FROM Michelle Lopez-Mullins
2010 Census: How Do We Look Now and in the Future? The official Census of the United States happens every ten years and, even though annual estimates keep demographers updated, it's a chance for the rest of us to check the mirror and see what we look like. Results from the 2010 Census indicate that the white population has grown in the US, but not as fast as Latinos and Asians. In less than 40 years, whites won't be the majority any more. The Latino growth is a function of birthrate, not immigration. Blacks are still about 12 percent, and they're moving back to the South and out to the suburbs. What will these revelations mean politically? How will they impact the makeup of Congress and President Obama's chances for re-election?
Who's to blame for the opioid crisis? Some of the lawyers who took on Big Tobacco are now going after Big Pharma. It’s all about the deadly epidemic of opioid use. Are the drug companies to blame? What about the users? Later, on today’s Talking Point: making sense of Britain’s upset election.
The longest US war: Will Trump send more troops to Afghanistan? The Trump White House is divided over the Pentagon's request for more troops in Afghanistan—where the US has been fighting for the past 16 years. Is there a formula -- either for "victory" or a political settlement? Is there an end in sight for America's longest war?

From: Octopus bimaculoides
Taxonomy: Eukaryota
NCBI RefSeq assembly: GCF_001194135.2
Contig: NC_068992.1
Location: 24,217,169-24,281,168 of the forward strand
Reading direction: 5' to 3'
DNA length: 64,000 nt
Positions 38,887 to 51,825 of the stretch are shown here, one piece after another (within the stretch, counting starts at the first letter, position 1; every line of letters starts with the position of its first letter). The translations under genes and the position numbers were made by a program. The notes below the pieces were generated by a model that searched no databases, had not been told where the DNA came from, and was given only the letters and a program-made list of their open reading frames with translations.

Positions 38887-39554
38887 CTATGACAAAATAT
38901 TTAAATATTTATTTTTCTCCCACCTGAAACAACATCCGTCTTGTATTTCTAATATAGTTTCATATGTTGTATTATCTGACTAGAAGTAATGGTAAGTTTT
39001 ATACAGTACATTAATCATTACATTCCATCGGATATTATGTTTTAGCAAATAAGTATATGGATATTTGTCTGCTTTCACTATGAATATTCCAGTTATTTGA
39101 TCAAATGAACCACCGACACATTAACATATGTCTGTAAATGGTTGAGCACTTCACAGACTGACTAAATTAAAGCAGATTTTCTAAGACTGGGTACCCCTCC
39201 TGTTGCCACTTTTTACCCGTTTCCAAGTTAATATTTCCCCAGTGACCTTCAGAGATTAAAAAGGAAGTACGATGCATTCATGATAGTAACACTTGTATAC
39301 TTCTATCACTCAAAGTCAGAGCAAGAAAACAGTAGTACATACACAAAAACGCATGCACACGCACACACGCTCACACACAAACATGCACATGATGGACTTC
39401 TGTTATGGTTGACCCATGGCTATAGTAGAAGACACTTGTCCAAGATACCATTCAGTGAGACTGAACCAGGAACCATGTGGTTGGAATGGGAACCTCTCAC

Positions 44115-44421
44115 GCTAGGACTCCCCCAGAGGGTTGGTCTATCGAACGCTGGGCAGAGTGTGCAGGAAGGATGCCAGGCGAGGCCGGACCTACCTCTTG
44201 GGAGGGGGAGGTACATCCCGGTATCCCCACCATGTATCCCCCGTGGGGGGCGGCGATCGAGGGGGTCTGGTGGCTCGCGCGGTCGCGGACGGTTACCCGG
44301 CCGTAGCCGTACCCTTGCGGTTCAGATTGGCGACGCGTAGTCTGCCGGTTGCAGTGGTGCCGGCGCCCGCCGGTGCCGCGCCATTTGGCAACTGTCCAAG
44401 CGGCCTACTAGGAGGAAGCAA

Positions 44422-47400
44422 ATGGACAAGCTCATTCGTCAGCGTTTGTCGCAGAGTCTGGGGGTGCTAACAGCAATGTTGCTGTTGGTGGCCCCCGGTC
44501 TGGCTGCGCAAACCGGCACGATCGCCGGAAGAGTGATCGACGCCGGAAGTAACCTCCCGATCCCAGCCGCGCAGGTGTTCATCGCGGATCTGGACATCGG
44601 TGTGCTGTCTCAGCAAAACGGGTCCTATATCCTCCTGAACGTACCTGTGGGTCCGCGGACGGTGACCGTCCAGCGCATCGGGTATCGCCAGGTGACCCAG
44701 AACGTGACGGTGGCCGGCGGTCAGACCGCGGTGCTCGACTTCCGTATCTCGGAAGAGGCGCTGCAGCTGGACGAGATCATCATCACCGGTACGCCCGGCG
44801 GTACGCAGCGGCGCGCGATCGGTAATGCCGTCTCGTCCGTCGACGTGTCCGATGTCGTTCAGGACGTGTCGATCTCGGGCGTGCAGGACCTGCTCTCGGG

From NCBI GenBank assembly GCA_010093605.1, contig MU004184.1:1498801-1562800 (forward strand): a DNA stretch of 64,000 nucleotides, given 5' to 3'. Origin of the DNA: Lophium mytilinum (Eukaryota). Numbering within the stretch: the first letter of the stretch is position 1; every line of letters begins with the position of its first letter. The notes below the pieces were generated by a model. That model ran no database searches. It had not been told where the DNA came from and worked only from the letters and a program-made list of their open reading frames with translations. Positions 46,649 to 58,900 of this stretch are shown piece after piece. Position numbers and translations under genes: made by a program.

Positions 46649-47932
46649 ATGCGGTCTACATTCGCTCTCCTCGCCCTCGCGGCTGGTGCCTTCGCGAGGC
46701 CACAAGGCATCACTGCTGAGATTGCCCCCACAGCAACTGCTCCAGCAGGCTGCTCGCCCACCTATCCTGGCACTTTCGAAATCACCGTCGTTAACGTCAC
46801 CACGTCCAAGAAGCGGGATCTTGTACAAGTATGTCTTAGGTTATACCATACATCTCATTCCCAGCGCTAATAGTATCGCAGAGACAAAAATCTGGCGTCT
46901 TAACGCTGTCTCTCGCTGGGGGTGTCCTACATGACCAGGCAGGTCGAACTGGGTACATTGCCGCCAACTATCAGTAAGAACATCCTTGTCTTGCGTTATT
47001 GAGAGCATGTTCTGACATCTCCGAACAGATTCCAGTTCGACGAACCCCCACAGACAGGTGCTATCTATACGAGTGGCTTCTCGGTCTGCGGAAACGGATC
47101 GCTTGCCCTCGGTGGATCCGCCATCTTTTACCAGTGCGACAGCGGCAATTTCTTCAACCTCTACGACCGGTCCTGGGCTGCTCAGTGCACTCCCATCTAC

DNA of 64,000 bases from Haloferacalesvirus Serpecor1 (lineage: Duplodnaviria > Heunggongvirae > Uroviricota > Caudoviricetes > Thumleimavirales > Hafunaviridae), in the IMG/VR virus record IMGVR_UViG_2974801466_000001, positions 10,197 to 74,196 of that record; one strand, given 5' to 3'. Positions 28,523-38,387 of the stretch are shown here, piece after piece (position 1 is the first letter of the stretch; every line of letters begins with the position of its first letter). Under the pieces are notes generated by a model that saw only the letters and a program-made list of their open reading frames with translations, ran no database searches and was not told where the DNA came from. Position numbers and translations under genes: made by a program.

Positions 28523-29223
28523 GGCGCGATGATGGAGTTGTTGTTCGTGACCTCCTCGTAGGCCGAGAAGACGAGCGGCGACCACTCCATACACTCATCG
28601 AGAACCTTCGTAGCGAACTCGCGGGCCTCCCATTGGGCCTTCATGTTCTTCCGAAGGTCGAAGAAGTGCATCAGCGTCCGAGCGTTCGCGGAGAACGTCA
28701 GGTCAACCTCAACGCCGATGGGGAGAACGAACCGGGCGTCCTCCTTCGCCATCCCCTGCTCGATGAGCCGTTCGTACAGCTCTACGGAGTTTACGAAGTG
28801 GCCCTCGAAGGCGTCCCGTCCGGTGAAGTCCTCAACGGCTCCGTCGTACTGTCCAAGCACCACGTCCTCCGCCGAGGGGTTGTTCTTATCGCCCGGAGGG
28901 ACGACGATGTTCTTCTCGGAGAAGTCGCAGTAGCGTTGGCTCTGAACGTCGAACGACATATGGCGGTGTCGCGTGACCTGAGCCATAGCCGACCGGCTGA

Human Rights in the era of Donald Trump President Trump’s UN Ambassador, Nikki Haley, said today the US might pull out of the United Nations’ Human Rights Council. Serious violators of human rights are members of the Council itself–and a US resignation could make things worse. Later on today’s show, now that he’s into his second term, comedian turned US Senator Al Franken is telling jokes again.
Janesville and the American Dream Janesville, Wisconsin is the hometown of Republican House Speaker Paul Ryan. But he couldn’t prevent the closing of the General Motors factory after 100 years. On this Memorial Day rebroadcast of To the Point, we hear what’s happened to what once was a model of American middle-class unity.